But __NOTHING__ specifies what data you'll find left on the disk after a crash (and after a crash is the only time when the difference between "on disk" and "in memory buffers" makes any difference). fsync() does NOT guarantee durability - it can be a no-op.
So what this all boils down to is how close each filesystem implementation comes to "non-crash" behaviour after a crash, which is a quality-of-implementation choice for the filesystems.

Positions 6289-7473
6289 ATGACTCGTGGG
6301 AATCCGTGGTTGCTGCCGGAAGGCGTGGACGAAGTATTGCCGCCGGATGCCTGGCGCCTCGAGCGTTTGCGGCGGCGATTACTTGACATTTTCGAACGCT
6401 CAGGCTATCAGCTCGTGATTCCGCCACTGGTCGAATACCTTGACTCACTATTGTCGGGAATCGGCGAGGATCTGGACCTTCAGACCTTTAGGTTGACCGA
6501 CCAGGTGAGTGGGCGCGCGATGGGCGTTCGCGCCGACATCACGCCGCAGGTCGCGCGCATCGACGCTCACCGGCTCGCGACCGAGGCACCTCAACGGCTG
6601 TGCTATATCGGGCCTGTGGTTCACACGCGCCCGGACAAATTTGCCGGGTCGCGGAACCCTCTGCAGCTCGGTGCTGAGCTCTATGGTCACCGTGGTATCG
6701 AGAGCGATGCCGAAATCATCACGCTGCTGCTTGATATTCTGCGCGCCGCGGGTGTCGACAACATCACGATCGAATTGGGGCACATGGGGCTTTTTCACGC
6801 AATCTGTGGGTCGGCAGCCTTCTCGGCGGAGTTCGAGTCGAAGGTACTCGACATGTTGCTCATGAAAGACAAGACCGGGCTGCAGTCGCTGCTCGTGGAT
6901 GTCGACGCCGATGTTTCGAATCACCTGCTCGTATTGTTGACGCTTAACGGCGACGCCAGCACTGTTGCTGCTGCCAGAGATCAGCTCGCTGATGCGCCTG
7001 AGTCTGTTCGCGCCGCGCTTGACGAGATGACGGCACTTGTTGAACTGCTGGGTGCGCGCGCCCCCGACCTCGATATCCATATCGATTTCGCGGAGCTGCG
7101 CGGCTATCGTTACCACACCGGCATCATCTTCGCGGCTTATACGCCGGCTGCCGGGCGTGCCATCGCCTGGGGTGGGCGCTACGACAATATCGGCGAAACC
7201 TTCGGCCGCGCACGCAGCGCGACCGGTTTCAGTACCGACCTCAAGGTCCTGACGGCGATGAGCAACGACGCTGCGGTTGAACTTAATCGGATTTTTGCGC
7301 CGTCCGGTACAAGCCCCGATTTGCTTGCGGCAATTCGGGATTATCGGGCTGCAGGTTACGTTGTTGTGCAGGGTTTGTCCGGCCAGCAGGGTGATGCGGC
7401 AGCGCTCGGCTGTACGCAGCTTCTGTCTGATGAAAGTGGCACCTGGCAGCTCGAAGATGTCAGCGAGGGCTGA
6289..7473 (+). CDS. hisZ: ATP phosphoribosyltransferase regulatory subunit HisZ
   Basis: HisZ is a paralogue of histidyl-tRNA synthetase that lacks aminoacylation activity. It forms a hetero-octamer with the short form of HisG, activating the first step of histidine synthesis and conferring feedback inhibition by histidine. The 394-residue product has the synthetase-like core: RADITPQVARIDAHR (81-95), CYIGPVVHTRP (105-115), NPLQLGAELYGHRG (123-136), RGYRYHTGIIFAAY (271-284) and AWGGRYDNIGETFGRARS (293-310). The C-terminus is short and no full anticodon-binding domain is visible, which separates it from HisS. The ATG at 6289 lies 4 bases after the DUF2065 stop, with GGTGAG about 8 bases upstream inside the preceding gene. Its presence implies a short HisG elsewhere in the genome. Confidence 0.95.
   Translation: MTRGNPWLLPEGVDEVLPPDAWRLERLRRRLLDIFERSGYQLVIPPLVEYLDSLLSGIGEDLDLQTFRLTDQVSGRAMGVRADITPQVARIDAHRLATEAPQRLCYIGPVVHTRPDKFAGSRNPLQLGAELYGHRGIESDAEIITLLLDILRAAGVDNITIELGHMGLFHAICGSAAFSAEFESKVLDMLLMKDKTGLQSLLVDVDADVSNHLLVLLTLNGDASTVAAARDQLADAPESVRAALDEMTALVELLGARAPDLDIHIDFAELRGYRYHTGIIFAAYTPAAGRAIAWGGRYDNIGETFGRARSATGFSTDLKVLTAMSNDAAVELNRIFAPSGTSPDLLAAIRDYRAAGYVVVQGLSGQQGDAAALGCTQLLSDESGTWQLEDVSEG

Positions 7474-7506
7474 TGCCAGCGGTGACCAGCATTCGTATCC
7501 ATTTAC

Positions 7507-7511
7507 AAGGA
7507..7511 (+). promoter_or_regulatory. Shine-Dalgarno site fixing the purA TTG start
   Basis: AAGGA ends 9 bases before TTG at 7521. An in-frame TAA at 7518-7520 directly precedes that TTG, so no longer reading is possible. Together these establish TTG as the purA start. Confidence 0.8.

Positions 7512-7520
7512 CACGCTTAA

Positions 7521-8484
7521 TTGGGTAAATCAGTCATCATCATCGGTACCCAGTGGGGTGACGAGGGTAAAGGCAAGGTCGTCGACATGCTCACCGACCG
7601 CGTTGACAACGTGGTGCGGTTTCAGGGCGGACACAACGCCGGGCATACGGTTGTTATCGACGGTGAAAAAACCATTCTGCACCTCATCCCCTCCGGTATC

As far as I can see, for portable code the best bet is to stick with the write-close-rename pattern. This is sufficient for atomic changes in the non-crash case. Adding fsync in there makes it safe in the crash case for some filesystems, but not all, and there are others where it was safe without it, and others where it has a performance penalty: it's far from a clear winner at the moment.